Navalny ‘was poisoned with nerve agent’
The Russian Opposition leader Aleksei A. Navalny, currently under treatment in a German hospital, was poisoned with a deadly nerve agent from the Novichok family, the German government said on Wednesday.
Citing what it called “unequivocal evidence”, Berlin demanded an explanation from Moscow in a case that seems bound to raise tensions between Russia and the West.
“Navalny has been the victim of a crime,” Chancellor Angela Merkel of Germany said in a statement. “It raises very serious questions that only the Russian government can and must answer.”
Novichok, a Soviet-era weapon invented for military use, was used against Sergei V. Skripal, a former Soviet spy, and his daughter in a 2018 attack in Salisbury, England, that the British government attributed to Russia’s military intelligence arm, the GRU.
At the time of the Skripal poisoning, experts said that the stockpile of Novichok was tightly guarded, and expressed doubts that the substance would be used by anyone other than a state-sponsored agent.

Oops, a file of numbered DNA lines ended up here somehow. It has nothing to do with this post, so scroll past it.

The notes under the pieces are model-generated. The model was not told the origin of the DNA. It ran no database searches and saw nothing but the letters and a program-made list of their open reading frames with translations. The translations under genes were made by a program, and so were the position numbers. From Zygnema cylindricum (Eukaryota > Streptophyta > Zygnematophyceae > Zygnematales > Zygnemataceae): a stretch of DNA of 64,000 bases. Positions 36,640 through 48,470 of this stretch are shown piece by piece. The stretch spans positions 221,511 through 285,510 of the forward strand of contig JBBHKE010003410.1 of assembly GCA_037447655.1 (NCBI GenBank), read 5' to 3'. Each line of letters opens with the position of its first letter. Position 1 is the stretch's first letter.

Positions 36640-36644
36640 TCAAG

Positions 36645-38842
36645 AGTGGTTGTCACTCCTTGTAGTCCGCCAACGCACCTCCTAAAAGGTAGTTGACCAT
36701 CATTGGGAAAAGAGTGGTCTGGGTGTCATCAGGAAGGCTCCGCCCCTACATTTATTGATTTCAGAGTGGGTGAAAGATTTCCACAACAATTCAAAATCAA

Leonid Volkov, Navalny’s chief of staff, echoed that view in a Twitter post on Wednesday, saying, “In 2020, poisoning Navalny with Novichok is the same as leaving an autograph at the scene of the crime.”
Toxicology tests carried out by a German Army laboratory revealed the “doubtless presence of a nerve agent from the Novichok group” in the system of Navalny, who was flown to Germany on August 22 after he collapsed on a flight from Siberia to Moscow.
“The German government condemns this attack in the strongest possible terms,” Steffen Seibert, a spokesman for Chancellor Angela Merkel, said in a statement. “The Russian government is urgently requested to explain what happened.”
The Kremlin said it had not been not informed of Germany’s findings before they were announced, the Russian state news outlet Tass reported. “No, such information was not conveyed to us,” the presidential spokesman, Dmitri S. Peskov, said.
Heiko Maas, the German foreign minister, said he would summon the Russian ambassador to inform him of the lab results.
New York Times News Service